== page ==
TPP: AFIA, along with 25 other organizations, sent a letter to the Office of the U.S. Trade Representative concerning the inclusion of language in the Trans-Pacific Partnership agreement to add a product-specific reference into the language that provides a general exception for regulations to protect human life or health.
Trading partners could use this exception to prevent the use of technology such as the use of hormones in meat production or the use of genetically modified organisms that are inconsistent with WTO rules and lack a science-based, health-related justification.
FOOD SAFETY MODERNIAZATION ACT: AFIA, the National Grain and Feed Association and “Feedstuffs” hosted a 3-hour webinar on FSMA and what it means to feed, pet food and ingredient manufacturers.
More than 800 locations attended the webinar, and feedback has been extremely positive. This is the first of many upcoming webinars and training programs for members on FSMA.
TRADE: AFIA, along with 54 other companies and organizations, sent a letter to Senate and House Appropriations committees leadership regarding the adequate funding of the Office of the U.S. Trade Representative. The groups strongly support funding USTR at levels that will allow it to fulfill its duties in the trade arena.
The importance of exports, in terms of meat, milk and eggs as well as feed, pet food and feed ingredients, is not only important to AFIA members, but to the nation’s current economic recovery. USTR received funding of about $52.6 million for the remainder of FY2014, just above the last fiscal year.
TPP: AFIA, along with 41 other companies and organizations, sent a letter to Sec. Vilsack and Ambassador Froman regarding their ambitions and expectations for the Trans-Pacific Partnership agreement, reiterating the group’s focus on the seven core principles for a successful TPP agreement.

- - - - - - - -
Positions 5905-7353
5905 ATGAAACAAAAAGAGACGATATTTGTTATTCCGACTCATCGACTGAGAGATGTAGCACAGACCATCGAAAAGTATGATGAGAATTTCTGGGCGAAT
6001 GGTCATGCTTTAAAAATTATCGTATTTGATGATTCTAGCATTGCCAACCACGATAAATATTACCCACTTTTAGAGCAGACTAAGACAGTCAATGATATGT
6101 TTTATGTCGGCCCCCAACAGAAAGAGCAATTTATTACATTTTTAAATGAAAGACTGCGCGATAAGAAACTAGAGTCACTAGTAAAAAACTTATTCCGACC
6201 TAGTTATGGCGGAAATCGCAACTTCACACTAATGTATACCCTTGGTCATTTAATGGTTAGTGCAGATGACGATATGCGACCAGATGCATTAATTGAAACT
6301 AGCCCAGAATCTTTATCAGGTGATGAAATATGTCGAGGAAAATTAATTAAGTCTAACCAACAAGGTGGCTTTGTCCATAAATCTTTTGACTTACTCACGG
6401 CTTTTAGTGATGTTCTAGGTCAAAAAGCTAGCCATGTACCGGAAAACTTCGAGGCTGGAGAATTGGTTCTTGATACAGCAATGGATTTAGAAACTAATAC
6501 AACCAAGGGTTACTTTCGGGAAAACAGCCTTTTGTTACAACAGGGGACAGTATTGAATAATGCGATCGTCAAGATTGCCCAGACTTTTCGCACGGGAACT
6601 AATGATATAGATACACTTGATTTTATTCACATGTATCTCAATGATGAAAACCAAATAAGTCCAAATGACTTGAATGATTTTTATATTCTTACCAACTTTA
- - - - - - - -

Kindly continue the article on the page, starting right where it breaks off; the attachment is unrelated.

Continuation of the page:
The reiteration of the key principals is important, especially in the area of market access – including the elimination of tariffs and other non-tariff barriers to trade including no exclusion of sensitive products.
VFDs: After many years of work, the U.S. Food and Drug Administration released the proposed rule for Veterinary Feed Directives.
While supportive of FDA’s proposed rule, which eases the administrative burden for feed mills accepting VFDs, AFIA continues to be concerned about the lack of veterinarians trained to complete VFDs and practical tools to meet this directive, as well as the lack of large animal veterinarians in general.
PET FOOD BEST PRACTICES: AFIA’s pet food committee finalized a guidance document, “Best Practices for Pet Food Safety.” This document can assist companies that are in the process of becoming certified in the Pet Food Manufacturing Facility Certification Program or to implement pet food safety plans to comply with the proposed Food Safety Modernization Act regulations.
The committee decided that pet food safety should not be a competitive issue in the industry and has since worked to provide educational materials, programs and resources for the entire industry to improve pet food safety for the betterment of the entire industry.